IMF says bank rules lag on safety while too-big-to-fail remains

New financial regulations have yet to make markets safer and financial systems are still too complex, according to an International Monetary Fund report.

In some regions, financial reform measures are delaying a “reboot” to a safer economic system, the IMF said today in Washington. Risks remain that too-big-to-fail institutions will be further entrenched and that some bank-like activities will be pushed into the shadow banking system, the IMF report said.

“The data suggest that financial systems are still overly complex, banking assets are concentrated, with strong domestic interbank linkages, and the too-important-to-fail issues are unresolved,” the Washington-based lender said in the report.

The IMF report on financial reform comes as the U.S. is still implementing its 2010 Dodd-Frank law in response to the financial crisis. In addition, the European Union is attempting to create a single supervisor by handing the European Central Bank oversight powers over banks in the euro area.

The IMF said the financial system is not safer than before the crisis due to the greater interconnectedness and role of shadow banking. The IMF said it remains particularly concerned about too-big-to fail banks.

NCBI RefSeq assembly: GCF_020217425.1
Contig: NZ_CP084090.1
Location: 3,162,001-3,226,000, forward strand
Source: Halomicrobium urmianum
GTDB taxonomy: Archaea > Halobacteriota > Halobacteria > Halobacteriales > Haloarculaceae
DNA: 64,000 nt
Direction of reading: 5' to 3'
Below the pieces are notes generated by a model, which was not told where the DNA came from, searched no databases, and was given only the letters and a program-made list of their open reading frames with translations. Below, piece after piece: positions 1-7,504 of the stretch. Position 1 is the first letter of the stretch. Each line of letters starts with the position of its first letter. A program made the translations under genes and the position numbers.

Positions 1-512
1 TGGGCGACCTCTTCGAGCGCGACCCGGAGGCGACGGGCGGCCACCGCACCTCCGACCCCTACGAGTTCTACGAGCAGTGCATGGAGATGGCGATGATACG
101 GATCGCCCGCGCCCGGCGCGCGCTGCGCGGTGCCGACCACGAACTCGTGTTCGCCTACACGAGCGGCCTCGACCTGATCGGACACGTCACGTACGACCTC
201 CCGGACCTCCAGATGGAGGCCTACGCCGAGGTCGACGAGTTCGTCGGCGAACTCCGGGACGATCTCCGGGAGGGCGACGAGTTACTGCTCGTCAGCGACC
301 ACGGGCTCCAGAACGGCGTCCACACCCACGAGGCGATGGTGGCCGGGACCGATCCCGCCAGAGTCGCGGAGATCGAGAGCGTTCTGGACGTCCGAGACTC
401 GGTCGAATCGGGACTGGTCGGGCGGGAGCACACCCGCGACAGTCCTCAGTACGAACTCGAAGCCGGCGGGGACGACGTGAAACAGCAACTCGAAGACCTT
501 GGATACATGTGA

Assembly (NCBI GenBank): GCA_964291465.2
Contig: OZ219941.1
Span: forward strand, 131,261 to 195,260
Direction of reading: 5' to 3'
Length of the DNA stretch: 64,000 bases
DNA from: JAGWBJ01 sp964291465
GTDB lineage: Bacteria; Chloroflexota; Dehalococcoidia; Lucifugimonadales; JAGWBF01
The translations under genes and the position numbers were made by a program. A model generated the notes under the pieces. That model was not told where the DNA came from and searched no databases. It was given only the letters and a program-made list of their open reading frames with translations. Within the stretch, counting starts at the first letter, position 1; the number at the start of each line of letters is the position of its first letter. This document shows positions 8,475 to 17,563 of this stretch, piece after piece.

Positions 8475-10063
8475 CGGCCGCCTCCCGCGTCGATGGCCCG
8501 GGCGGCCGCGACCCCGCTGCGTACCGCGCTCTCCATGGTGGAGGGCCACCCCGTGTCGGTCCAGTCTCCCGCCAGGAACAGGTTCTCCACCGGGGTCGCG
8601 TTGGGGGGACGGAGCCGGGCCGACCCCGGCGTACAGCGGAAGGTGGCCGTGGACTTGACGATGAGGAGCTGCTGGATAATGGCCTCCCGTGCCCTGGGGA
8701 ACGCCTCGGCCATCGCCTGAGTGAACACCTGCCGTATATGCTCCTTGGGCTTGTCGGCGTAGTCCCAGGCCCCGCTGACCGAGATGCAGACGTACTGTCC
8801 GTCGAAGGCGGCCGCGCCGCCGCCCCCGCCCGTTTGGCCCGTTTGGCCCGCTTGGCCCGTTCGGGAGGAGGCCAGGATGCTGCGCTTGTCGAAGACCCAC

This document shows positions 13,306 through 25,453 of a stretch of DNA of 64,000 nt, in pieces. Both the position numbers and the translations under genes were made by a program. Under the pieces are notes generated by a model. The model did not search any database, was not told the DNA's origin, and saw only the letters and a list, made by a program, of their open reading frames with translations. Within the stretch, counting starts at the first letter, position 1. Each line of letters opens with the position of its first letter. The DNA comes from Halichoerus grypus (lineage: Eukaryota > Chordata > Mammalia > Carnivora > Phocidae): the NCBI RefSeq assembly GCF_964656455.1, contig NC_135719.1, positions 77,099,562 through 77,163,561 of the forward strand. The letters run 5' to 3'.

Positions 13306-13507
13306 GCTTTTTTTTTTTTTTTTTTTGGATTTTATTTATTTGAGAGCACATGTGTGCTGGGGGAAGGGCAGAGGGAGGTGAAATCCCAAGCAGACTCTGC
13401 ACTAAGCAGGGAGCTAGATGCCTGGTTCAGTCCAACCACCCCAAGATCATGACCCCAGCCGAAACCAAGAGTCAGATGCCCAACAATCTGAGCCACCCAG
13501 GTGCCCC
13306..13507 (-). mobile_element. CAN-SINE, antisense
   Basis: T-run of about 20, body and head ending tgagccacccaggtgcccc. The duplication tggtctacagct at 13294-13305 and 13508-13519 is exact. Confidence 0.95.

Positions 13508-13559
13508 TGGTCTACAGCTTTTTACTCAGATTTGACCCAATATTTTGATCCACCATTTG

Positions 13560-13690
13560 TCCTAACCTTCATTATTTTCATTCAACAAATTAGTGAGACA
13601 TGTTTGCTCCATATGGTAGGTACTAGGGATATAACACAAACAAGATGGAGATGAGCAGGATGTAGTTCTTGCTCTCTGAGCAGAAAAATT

“Overall, risks in the financial system remain,” the IMF said as part of its Global Financial Stability Report. “Of particular concern are the larger size of financial institutions, the greater concentration and domestic interconnectedness of financial systems, and the continued importance of non-banks in overall intermediation.”

More Concentrated

The IMF said there is still the risk that “in some markets large institutions will become larger still, and more concentrated, and that these few global institutions will become even more influential -- thereby further entrenching the too- important-to-fail problem.”

Today’s IMF report is more critical of regulation than a study released Sept. 11 by IMF staff which found that new financial regulations will cause a “modest” increase in the interest rates banks charge on loans in developed countries as lenders reduce costs.

Through Dodd-Frank, the U.S. is implementing “resolution authority” that spells out how and when the government can seize and wind down struggling large banks and systemic non- banks before they catastrophically fail. Euro-area leaders are attempting to establish a central regulator and a resolution mechanism for bad banks backed by common funds from member states that could reduce concerns that customers will lose money when lenders fail.

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